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Bev Oda was born in Thunder Bay, Ontario. She was the granddaughter of Japanese immigrants, a generation of people referred to as "Sansei". Just after the attack on Pearl Harbor in Hawaii, the Canadian government established a policy of interning Japanese Canadians at work camps all over the country. Bev Oda's mother, at the time single, was sent to Bay Farm in British Columbia. Bev's father was sent to work on a beet farm in southwestern Ontario.
Oda was born at a time when Canadians of Japanese heritage were seen as untrustworthy - the assumption was they were more loyal to Japan than to Canada. Despite the harsh realities of Canadian society in her youth, Bev Oda went on to have a very successful career in both public and private broadcasting. She's even in the Canadian Association of Broadcasters' Hall of Fame.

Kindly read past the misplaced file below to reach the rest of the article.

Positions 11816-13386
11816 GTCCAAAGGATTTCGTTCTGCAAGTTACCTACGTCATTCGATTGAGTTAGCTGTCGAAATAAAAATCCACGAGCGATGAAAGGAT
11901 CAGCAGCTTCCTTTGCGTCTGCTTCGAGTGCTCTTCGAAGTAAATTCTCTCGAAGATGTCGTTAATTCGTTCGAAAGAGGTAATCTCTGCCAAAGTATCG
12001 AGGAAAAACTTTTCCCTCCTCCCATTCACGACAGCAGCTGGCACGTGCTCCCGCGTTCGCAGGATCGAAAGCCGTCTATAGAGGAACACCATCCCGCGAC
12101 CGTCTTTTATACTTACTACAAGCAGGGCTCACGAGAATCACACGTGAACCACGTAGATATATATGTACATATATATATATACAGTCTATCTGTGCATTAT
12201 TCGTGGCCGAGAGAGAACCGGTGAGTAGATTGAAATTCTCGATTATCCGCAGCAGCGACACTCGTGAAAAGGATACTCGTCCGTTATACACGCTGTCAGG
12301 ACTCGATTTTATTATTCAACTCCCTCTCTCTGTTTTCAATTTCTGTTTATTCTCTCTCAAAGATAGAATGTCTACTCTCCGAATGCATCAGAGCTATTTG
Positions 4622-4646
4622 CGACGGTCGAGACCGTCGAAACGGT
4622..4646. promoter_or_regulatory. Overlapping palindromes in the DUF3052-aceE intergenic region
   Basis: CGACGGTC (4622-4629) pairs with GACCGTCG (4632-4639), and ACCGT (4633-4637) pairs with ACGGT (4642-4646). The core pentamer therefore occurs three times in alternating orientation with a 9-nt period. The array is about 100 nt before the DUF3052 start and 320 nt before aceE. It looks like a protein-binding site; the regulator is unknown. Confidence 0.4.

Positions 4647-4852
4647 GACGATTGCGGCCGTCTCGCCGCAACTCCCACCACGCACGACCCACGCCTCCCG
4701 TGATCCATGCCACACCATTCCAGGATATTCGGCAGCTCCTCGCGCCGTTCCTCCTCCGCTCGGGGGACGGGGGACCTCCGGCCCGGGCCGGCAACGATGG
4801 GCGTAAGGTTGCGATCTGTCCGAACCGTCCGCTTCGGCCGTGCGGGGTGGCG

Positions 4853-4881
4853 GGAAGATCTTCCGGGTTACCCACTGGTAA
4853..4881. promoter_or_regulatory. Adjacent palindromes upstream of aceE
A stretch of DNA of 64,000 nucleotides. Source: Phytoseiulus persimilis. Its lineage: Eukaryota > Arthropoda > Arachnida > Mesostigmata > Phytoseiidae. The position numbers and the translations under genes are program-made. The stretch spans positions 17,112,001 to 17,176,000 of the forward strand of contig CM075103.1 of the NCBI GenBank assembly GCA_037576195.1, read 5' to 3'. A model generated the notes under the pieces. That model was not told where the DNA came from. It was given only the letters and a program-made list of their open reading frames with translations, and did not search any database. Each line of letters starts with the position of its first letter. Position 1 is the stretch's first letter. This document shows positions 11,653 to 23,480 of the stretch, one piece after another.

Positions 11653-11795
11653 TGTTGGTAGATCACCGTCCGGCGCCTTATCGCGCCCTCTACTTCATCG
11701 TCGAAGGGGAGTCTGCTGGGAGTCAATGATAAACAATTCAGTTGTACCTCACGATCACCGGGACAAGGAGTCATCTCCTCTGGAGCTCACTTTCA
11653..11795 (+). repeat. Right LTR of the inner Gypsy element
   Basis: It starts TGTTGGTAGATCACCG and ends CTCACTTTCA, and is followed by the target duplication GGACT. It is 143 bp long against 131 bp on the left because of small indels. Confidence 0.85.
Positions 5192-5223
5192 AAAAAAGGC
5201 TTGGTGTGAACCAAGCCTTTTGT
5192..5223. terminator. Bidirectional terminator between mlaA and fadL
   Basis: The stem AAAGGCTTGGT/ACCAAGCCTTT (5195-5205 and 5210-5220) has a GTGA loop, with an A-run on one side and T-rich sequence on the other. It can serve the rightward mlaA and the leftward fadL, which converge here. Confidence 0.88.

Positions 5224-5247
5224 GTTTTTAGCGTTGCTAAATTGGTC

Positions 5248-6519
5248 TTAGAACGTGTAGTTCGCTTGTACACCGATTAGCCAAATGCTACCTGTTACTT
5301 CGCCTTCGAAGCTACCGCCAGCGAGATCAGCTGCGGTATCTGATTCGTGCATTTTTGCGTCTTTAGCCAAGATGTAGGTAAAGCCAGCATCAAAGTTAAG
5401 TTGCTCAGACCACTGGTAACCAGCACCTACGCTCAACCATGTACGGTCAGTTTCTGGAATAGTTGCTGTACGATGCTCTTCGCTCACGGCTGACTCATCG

But her most controversial role was yet to come. Oda has been the Minister for International Cooperation for the last four years. Her job is to oversee Canada's international development strategy. She's also responsible for the government's main development funding agency - CIDA. We'll get into some of the criticisms of the strategy and of what's happening at CIDA. And we'll also find out what she thinks is the best vision for Canada's role in the world.